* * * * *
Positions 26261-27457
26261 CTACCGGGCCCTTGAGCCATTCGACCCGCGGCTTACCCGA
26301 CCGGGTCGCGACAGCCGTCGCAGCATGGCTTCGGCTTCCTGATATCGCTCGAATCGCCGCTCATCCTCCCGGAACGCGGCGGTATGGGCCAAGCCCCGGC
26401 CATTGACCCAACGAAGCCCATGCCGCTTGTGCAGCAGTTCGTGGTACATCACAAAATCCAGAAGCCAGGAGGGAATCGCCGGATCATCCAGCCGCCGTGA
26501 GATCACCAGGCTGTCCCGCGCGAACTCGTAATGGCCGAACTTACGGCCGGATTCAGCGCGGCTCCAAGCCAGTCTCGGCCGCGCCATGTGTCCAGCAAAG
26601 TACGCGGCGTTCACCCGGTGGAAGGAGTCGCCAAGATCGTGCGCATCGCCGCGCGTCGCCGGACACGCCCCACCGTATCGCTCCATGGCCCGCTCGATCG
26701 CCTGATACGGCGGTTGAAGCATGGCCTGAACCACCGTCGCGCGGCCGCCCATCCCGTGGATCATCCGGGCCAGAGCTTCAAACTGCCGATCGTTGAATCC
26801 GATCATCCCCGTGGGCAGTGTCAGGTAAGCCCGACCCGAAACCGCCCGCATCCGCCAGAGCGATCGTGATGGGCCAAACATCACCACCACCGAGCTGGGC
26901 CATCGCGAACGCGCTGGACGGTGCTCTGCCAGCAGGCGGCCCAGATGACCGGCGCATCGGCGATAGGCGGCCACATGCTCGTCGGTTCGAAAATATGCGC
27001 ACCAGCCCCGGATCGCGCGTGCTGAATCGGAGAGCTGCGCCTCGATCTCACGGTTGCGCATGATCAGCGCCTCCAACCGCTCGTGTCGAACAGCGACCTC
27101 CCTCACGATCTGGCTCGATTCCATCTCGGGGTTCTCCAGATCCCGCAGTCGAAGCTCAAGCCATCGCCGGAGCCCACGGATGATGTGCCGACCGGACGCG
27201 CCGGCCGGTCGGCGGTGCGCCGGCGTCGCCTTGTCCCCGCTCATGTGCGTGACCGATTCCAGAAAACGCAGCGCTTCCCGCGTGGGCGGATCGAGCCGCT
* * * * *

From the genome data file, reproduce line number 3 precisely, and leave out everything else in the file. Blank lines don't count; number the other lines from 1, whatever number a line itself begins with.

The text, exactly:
26301 CCGGGTCGCGACAGCCGTCGCAGCATGGCTTCGGCTTCCTGATATCGCTCGAATCGCCGCTCATCCTCCCGGAACGCGGCGGTATGGGCCAAGCCCCGGC